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May 22, 2024 | Katelyn Keenehan

Eric Ries shares the definition of “success” at the ‘CO.MOBILITY Summit’

The world renowned author was the keynote speaker for Day two of the "CO.MOBILITY Summit."

Entrepreneurship in movies looks glamorous. They have an idea, it blows up, and the founder gets ridiculously rich. But, most of the time, that’s not the reality.

“For those of us who have been through being a founder, it’s not glamorous,” said Eric Ries on day two of the CO.MOBILITY Summit. He is the Founder of the Long-Term Stock Exchange and author of The New York Times Best Seller “The Lean Startup.”

Ries flew from California to Chattanooga to deliver the one of the event’s two keynote speeches and help energize local entrepreneurs.

He has been a part of the founding team for at least five start-ups, and on the boards of dozens of start-ups through the years. He shared the ups and downs of his experience with entrepreneurship: big visions, crushed dreams, lack of customer interest, software development challenges, and his ultimate opinion about “success.”

Six months after Ries took a bold step to move to Silicon Valley, he started his second company. It was a software start-up that he forecasted would have exponential growth. The night before his software launched, he worried that it wouldn’t work, or would cause more problems than solutions.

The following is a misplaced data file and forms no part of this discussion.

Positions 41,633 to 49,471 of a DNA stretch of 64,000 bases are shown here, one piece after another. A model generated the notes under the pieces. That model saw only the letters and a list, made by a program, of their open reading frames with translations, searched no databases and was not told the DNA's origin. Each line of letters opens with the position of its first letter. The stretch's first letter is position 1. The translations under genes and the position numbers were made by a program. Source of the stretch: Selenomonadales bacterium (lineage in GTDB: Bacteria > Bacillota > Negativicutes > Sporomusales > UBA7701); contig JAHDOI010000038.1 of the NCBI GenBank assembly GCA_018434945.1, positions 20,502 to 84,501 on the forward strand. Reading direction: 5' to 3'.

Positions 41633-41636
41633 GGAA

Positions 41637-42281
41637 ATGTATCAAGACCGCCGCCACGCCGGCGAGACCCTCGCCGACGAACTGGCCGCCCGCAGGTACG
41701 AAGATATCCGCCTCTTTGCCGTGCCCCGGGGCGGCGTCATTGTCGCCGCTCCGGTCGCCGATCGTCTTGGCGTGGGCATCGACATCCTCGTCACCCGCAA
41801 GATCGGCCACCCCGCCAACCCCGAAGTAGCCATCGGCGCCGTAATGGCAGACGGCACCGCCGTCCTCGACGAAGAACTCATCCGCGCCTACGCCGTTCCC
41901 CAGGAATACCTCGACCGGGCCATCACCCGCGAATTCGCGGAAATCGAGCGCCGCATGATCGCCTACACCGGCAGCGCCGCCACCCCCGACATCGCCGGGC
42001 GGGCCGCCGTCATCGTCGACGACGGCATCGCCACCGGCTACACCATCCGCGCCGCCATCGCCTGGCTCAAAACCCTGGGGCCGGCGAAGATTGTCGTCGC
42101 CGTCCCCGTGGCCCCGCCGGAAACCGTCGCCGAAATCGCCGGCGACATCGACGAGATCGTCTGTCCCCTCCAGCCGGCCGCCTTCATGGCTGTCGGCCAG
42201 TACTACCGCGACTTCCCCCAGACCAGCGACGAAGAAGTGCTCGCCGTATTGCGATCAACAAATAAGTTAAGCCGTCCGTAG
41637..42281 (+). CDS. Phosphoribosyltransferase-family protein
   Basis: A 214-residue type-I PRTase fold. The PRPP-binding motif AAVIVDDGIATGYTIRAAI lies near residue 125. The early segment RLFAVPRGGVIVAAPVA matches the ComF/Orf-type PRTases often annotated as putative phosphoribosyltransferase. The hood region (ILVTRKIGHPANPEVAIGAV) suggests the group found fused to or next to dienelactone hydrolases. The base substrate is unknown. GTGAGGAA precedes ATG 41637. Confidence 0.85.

“I was relieved the software didn’t cause any problems,” Ries said. “Because nobody bought it.”

That was the first issue, and Ries didn’t understand it. He looked over old surveys and interviews with potential customers. All of them said this software is something they would pay to use.

So, his company started paying people to come into the office and use the software. He was even willing to pay these people to integrate the software with their day-to-day business activities. Yet, they still rejected the offer.

“I asked what any engineer would – is this a statistically significant sample?” Ries joked. He knew something about the software wasn’t working.

What he hadn’t accounted for was that the customer’s needs, pain points, and desires can change.

“The crux of entrepreneurship is building an organization under extreme uncertainty,” he said.

He shared with a room full of entrepreneurs and innovators that the invention doesn’t matter if the customer doesn’t care about it. Ries asked, “If we don’t know who the customer is, then how can we define what quality means to them?”

As he continued his career in entrepreneurship for several companies, Ries got a better idea of how to stand out from the crowd of startups.

“True ruthless competitiveness is to do right by every customer, every investor, and every employee. Build trust,” he advised.

Today, as he looks back on decades of accomplishments building companies from the ground up, Ries can confidently say success isn’t what he always thought it was.

“We often think we know what success looks like… success is growth, success is money, success is status. But, those people are often so miserable,” Ries said. “What if we’re wrong – What if success is defined by community impact? Let’s broaden the definition.”


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